A new report has highlighted the extent to which the rollout of full fibre networks by CityFibre will support the Government’s nationwide levelling-up programme by unlocking economic growth and reducing the digital divide in different areas of the country which currently experience vast differences in both coverage and service quality.
Research by the consultancy Hatch, commissioned by CityFibre, has identified over £38bn in potential economic benefits, derived over a 15-year period, stemming from CityFibre’s rollout of future-proof full fibre infrastructure in 285 cities, towns and villages in England and Scotland.
Productivity improvements and innovation are responsible for the largest impact, driving more than £22bn in GVA gains nationwide. This is due to the positive effect that far faster and more reliable digital connectivity has been shown to have on business productivity and innovation, increasing turnover and contributing to the formation of new businesses and business models.
The continuing transition to home and flexible working, supported by full fibre access at home and in the office, coupled with advances in the development of e-recruitment software, contribute to businesses being able to exercise greater choice from a larger pool of labour. This widening of the workforce is expected to unleash £4.8bn in GVA while flexible working productivity uplifts are estimated to exceed £1.2bn. The report also identified up to £15bn added to the value of homes reached by the new networks.
Hatch also considered the wider benefits that go beyond the core economic benefits of deployment. As a future-proofed digital infrastructure platform, full fibre is a critical enabler of new technologies that are expected to have a major impact on our society and economy. The report demonstrates that CityFibre’s networks will help unlock £53bn in GVA from 5G services, £16bn from the Internet of Things and £9.3bn from Smart City initiatives. The shift from copper networks to energy efficient full fibre networks is also calculated to save more than 2m tonnes of CO2 emissions.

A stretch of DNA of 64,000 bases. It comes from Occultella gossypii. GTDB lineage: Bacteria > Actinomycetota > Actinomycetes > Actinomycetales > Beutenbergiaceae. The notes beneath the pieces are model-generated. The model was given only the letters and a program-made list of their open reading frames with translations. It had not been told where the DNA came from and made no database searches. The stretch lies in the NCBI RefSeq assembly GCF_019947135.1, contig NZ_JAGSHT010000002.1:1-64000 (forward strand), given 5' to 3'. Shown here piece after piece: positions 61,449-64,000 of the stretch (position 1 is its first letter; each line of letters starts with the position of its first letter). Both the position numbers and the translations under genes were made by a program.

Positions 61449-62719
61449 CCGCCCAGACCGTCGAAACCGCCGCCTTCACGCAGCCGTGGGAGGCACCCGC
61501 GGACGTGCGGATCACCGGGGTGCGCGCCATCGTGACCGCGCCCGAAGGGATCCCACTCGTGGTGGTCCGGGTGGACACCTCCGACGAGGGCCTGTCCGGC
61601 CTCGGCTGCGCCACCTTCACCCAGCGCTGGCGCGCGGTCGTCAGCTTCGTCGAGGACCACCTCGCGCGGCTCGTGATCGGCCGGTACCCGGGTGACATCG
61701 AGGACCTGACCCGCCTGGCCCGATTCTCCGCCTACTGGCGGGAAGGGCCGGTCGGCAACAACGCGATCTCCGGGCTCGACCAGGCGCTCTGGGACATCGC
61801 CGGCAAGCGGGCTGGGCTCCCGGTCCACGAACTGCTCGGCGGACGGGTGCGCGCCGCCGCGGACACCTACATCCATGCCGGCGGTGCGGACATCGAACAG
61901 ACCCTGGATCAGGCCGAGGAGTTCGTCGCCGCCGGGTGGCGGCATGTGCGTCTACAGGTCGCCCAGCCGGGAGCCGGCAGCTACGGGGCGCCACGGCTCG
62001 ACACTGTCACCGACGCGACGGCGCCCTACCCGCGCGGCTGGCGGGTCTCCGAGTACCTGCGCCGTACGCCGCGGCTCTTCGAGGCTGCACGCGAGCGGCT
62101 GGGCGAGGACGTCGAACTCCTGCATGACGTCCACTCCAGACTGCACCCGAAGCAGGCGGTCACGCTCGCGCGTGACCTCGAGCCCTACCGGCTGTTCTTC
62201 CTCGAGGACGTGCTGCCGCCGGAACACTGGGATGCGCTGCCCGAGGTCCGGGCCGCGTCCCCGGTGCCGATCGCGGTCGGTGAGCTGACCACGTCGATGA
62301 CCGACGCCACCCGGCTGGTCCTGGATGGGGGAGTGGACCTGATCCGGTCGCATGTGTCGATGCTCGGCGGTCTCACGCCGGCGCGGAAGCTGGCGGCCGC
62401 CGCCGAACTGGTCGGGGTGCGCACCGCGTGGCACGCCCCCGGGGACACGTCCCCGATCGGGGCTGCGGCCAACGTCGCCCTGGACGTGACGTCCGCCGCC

The direct impact of network construction is also identified as a major contributor of economic growth, creating 16.4k jobs within CityFibre’s build partners and supply chain. The new jobs will also generate an estimated £1.8 billion in incremental GVA and most will be regionally recruited to support local build projects.
The report identifies the regional economic impacts of CityFibre’s rollout programme, highlighting the positive role it will play in supporting the Government’s levelling-up agenda. A third of CityFibre’s rollout locations are in places the Government has identified as most in need of levelling up funding, providing a crucial economic boost to these regions. This also includes a high proportion of locations ranked as being in the 10% most deprived parts of England.
The North of England is identified as the region that stands to be the biggest beneficiary, with the rollout spanning more than 100 locations across North-East, North-West and Yorkshire. Hatch estimates the positive impacts on the North include £8bn in productivity and innovation gains, £1.5bn from a widened workforce, £410m in Local Authority efficiency savings and £4bn in increased house value.
Greg Mesch, Chief Executive at CityFibre, says: “This report demonstrates just how powerful a tool full fibre is in levelling up the UK. Digital infrastructure competition is driving billions of pounds of private investment from incumbents and challengers and every pound spent is unlocking economic growth, new jobs and more efficient public services in some of the most deprived parts of the country. We’re delighted to see the impact of our contribution and we look forward to playing an ever-larger role in future.”
Henri Murison, Director of the Northern Powerhouse Partnership, says: “This report from CityFibre highlights the huge productivity boost Full Fibre can give the economy and is a critical part of levelling up, with the north of England standing to benefit the most from private led investment. It is now the role of government to make sure that any public investment maximises what can be achieved through piggy backing on these benefits derived from effective competition.”